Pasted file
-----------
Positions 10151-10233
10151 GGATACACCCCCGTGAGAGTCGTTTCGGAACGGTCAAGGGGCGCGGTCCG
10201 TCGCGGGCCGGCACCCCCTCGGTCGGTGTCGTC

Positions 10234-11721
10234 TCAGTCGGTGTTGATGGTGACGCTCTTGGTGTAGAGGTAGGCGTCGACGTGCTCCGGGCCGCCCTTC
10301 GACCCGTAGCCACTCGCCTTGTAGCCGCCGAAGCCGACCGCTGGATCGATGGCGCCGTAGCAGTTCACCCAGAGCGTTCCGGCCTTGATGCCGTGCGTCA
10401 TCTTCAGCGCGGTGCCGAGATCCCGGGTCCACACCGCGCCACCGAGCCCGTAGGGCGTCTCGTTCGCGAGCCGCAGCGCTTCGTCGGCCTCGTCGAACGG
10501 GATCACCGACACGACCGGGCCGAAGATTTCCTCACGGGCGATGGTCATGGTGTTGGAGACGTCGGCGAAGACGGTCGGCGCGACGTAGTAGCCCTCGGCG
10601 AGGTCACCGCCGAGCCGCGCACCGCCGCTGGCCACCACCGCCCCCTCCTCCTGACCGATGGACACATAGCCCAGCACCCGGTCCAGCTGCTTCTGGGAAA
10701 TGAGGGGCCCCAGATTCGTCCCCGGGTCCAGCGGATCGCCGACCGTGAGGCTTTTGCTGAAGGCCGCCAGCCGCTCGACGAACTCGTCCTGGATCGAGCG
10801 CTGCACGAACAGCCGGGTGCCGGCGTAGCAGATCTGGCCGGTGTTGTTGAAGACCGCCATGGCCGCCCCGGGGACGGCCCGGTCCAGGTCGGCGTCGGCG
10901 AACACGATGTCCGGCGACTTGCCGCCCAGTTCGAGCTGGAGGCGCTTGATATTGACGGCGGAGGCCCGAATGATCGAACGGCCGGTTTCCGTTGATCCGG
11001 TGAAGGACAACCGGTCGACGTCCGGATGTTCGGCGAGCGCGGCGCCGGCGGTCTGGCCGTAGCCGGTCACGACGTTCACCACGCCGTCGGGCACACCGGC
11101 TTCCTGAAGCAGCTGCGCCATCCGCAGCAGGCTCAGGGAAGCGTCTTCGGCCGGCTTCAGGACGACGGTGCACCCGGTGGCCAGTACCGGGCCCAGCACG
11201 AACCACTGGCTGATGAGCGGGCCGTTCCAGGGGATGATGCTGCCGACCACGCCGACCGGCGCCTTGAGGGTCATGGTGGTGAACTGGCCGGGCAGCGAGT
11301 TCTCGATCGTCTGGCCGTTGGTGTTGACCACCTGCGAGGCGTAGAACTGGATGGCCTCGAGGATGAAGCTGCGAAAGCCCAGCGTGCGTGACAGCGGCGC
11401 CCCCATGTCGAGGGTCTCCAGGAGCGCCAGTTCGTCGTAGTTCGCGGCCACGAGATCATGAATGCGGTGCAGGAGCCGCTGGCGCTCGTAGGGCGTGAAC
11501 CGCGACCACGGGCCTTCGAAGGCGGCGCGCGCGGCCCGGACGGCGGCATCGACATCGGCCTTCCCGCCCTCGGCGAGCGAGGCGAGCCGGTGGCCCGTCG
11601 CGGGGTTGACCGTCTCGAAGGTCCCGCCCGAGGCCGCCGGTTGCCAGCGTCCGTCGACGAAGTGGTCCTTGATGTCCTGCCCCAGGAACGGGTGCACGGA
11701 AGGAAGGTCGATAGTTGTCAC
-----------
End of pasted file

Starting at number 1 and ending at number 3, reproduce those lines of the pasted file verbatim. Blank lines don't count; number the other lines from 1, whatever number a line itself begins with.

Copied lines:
Positions 10151-10233
10151 GGATACACCCCCGTGAGAGTCGTTTCGGAACGGTCAAGGGGCGCGGTCCG
10201 TCGCGGGCCGGCACCCCCTCGGTCGGTGTCGTC